Shortly before the condemnation litigation was scheduled to go to trial the insured was advised that three of the four property owners had agreed to settle with the City for $105.00 per square foot. The fourth property owner was committed to taking the matter to trial. Trial preparation was extensive and the insured attended frequent and lengthy meetings with Mr. Watson and other attorneys from the firm.

Just one day before the trial was set to begin, the appraiser received a brief letter from Watson stating that the case had settled and instructing the appraiser to discontinue any further work.

Surprised by the letter, the appraiser immediately called Watson to obtain more details about the settlement. To the appraiser’s astonishment, Watson informed the appraiser that the final property owner had agreed to settle for $105 per square foot. Additionally, during the settlement negotiations, the appraiser's appraisal of a property across the street from the subject property had become a matter of concern.

The appraiser was perplexed by Watson's statements. It seemed to the insured that Watson was implying that he had no previous knowledge of the fact that the insured had appraised the other property. Since the two appraisals in question were so completely distinguishable, the insured could not understand why the old appraisal had played any role, whatsoever, in settlement discussions. As the appraiser continued to inquire, Watson grew impatient and provided no further details about the settlement. This marked the final conversation between the appraiser and Watson, as all subsequent phone calls went unanswered.

The insured was mystified by what had transpired. A few days later, the insured received a telephone call from another attorney client with whom the insured was working in connection with unrelated litigation. The other attorney client expressed to the insured some concern about proceeding forward with the insured acting as an expert in that case. The attorney explained that he had recently spoken with attorney Watson about problems in connection with the condemnation litigation. According to this attorney, Watson complained that the insured had “sand bagged” the litigation. He stated that the insured had performed another appraisal which valued the property located directly across the street at half of what he was saying the subject property was worth. Watson alleged that he only became aware of this other appraisal days before the trial when the City Attorney brought it to his attention. This conflicting appraisal severely damaged the credibility of the appraiser as an expert, leaving Watson with no choice but to settle the case for his unhappy clients.

The insured denied this version of events. He steadfastly maintained that Watson was fully aware of the fact that he had appraised the other property for $80.00 per square foot. He maintained that Watson “dismissed” the other appraisal because the “as is” valuation reflected therein was clearly distinguishable from the “highest and best use” valuation performed in connection with the condemnation litigation.

A few weeks later, the insured was served with a summons and complaint filed on behalf of the settling property owner. The complaint contained one claim of negligence. It was alleged that the insured was responsible for the difference between the amount that the property owner could have achieved at trial ($150.00 to $175.00 per square foot) versus the amount of the settlement ($105.00 per square foot) which presented a range of $562,500 to $875,000. Plaintiff further alleged that the insured failed to advise their attorney of the prior appraisal. When it was discovered on the eve of trial that the opposing party had obtained a copy of the appraisal, it became clear that the insured would be seriously discredited/impeached on the witness stand.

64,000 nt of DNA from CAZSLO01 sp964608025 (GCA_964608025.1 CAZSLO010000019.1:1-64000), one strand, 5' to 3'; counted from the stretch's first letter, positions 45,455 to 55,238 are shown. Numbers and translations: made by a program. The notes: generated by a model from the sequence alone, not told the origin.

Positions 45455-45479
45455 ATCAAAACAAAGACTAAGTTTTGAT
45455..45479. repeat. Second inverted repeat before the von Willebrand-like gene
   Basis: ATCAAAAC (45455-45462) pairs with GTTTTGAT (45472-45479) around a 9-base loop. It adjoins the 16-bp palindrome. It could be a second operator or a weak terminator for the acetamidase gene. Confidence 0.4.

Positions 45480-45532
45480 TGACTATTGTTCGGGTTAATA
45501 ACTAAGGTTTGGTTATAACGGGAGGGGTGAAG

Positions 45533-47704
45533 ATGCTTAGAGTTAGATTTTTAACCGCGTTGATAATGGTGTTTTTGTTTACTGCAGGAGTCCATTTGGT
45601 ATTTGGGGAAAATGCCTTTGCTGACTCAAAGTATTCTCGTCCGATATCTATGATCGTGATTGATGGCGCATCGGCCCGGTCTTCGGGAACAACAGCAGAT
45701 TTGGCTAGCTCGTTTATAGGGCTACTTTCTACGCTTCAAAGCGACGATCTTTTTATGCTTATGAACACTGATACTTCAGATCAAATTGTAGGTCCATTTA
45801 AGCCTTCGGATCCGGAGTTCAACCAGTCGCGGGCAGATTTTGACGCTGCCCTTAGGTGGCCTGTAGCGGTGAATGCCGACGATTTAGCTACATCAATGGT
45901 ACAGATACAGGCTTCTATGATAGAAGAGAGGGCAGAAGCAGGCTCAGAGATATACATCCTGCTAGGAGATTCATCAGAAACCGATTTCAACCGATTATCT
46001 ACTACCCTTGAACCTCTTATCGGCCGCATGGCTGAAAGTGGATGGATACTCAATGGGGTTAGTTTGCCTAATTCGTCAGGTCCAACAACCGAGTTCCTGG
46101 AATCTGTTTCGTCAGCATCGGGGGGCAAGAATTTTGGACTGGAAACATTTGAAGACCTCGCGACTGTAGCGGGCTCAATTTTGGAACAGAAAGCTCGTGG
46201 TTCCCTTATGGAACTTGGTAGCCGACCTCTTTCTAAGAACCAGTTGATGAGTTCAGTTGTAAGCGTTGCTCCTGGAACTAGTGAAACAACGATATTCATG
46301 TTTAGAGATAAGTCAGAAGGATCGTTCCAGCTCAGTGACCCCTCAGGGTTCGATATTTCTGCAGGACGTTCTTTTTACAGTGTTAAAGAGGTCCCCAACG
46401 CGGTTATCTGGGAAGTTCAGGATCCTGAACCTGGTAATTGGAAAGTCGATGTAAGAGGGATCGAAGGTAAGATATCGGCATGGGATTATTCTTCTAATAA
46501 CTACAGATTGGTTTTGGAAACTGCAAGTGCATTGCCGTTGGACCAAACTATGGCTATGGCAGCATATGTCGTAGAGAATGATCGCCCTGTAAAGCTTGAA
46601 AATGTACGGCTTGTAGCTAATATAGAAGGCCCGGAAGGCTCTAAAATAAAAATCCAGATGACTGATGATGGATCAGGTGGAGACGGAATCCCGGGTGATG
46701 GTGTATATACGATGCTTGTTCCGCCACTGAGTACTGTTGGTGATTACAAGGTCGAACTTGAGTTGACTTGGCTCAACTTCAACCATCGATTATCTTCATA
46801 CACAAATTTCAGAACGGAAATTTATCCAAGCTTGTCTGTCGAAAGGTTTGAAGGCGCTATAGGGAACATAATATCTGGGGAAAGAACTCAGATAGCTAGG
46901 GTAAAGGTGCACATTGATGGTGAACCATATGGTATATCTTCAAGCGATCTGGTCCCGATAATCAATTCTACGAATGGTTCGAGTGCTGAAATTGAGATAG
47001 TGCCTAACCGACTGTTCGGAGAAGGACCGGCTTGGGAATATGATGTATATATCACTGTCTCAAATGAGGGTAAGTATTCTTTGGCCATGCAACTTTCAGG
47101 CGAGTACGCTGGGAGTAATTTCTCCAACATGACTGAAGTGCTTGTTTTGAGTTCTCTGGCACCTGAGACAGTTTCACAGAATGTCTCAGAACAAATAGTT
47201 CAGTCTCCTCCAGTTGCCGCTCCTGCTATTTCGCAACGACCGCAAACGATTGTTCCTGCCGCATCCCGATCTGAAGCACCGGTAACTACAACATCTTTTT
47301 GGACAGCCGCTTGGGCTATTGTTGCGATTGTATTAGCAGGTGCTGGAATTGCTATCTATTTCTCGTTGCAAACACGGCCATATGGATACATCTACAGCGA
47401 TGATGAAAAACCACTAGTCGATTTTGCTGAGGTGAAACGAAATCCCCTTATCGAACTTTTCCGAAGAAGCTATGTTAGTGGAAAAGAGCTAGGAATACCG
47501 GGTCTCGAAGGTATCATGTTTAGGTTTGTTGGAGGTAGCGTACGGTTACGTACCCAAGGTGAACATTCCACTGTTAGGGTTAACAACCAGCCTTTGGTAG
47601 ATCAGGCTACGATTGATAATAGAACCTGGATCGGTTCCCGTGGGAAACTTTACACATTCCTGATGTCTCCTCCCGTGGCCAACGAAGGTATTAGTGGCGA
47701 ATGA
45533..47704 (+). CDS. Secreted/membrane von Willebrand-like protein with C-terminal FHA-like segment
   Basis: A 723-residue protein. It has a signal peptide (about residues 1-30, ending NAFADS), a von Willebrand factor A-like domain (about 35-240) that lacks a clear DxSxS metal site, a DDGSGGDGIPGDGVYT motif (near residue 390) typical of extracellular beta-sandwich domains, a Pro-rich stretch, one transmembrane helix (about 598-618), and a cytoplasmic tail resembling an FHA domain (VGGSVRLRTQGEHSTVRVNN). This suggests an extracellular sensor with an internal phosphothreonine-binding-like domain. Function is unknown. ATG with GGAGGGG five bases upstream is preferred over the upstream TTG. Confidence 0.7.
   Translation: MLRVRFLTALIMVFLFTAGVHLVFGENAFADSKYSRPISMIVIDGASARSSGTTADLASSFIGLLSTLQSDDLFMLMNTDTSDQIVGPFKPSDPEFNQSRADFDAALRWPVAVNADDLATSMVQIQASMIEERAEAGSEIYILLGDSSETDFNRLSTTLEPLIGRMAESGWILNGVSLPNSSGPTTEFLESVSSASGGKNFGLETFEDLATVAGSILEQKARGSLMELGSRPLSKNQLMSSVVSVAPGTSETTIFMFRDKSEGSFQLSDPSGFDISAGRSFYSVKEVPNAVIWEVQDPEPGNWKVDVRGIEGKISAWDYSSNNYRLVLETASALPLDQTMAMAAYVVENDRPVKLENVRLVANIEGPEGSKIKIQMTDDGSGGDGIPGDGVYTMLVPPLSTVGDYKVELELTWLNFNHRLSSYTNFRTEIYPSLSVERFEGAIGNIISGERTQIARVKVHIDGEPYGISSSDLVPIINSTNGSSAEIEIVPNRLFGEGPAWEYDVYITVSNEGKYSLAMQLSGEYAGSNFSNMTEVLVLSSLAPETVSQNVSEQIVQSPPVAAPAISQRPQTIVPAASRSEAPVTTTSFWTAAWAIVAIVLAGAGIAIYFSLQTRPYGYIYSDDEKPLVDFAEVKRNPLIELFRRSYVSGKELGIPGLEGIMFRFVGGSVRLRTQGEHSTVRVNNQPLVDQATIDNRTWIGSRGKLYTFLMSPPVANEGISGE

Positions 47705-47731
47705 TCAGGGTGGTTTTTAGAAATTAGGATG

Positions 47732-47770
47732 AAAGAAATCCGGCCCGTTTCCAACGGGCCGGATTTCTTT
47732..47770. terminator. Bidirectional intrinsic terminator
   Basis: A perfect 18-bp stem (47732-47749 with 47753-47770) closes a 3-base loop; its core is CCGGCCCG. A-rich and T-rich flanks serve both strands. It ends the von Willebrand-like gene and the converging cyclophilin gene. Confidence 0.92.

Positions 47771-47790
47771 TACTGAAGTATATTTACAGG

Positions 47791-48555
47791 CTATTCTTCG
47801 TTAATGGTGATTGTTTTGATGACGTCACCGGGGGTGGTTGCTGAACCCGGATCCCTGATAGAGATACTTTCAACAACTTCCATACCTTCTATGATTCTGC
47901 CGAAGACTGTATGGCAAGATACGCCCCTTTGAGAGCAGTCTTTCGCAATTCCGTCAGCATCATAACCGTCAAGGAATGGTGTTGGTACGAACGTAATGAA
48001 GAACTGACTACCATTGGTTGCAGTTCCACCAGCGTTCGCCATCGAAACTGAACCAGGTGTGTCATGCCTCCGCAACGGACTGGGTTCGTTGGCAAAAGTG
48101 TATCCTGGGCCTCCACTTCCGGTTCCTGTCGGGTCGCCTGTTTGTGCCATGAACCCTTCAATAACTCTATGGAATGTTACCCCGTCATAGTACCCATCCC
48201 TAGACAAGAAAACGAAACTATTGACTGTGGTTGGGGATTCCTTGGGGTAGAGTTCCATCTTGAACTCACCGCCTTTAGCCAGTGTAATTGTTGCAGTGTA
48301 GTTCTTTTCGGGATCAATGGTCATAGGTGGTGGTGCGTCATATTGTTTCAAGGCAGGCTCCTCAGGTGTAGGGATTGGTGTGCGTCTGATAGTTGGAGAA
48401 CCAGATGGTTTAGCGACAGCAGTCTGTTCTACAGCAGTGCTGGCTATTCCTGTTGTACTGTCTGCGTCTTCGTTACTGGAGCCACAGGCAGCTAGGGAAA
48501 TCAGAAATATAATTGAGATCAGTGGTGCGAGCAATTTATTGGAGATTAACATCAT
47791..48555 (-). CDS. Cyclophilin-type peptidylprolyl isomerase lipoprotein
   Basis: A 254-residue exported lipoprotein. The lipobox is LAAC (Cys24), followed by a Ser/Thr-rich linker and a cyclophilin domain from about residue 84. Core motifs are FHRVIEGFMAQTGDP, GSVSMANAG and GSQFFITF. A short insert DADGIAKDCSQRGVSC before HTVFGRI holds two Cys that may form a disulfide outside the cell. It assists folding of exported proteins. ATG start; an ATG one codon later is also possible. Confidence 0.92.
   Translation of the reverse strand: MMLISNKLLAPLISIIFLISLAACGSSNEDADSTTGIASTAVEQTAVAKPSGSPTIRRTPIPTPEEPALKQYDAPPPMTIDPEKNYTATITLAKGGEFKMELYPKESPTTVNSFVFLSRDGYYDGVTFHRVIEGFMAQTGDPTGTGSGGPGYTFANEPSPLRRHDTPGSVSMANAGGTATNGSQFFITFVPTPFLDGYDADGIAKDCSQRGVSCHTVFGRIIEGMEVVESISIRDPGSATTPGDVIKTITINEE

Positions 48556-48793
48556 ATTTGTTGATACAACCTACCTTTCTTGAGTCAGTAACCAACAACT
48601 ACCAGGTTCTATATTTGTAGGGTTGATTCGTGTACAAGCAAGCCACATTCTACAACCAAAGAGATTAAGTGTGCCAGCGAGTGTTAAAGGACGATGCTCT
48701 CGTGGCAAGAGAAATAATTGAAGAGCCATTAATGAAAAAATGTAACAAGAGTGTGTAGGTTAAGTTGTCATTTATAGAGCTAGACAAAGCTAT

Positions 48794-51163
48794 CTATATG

Plaintiff maintained that had the insured disclosed this other appraisal they could have retained a different appraiser, who was not subject to impeachment, continued through the trial and successfully obtained a judgment for compensation in excess of $105.00 per square foot.

The lawsuit was reported to the E&O carrier and counsel was retained. Defense counsel believed the insured to be credible. He believed the insured could present valid distinctions between the two appraisals at issue and wondered why he was not given the opportunity to do so.

Mr. Watson had to admit during his deposition that he was aware of the fact that the insured had appraised the other property because he recalled running into him that day after lunch. However, Watson insisted that he never had any knowledge of the insured’s estimate of value in that appraisal. Rather, he could only recall asking the insured whether he had ever done any appraisals that were adverse to his retention as an expert in the condemnation litigation. In response to that question the insured answered, “no”.

Watson further testified that a few days before the trial he received a telephone call from chief trial counsel for the City. This attorney stated that he had evidence which would “blow away” Watson’s expert. He also stated that this evidence would completely undermine Mr. Watson’s case against the City.

Counsel for the City told Watson that he had a copy of the other appraisal. He intended to use that appraisal at trial to show that the property owner’s own expert believed the property located across the street from the subject was only worth $80.00 per square foot, the same value placed on the property by the City’s expert. This explosive information would serve to completely impeach the expert, undermine the credibility of the entire case and result in nothing more than an $80.00 per square foot award.

Despite having this explosive information that would completely undercut the property owner case, the City was willing to settle with Watson’s client for $105.00 per square foot because that was what they had agreed to pay the other three property owners.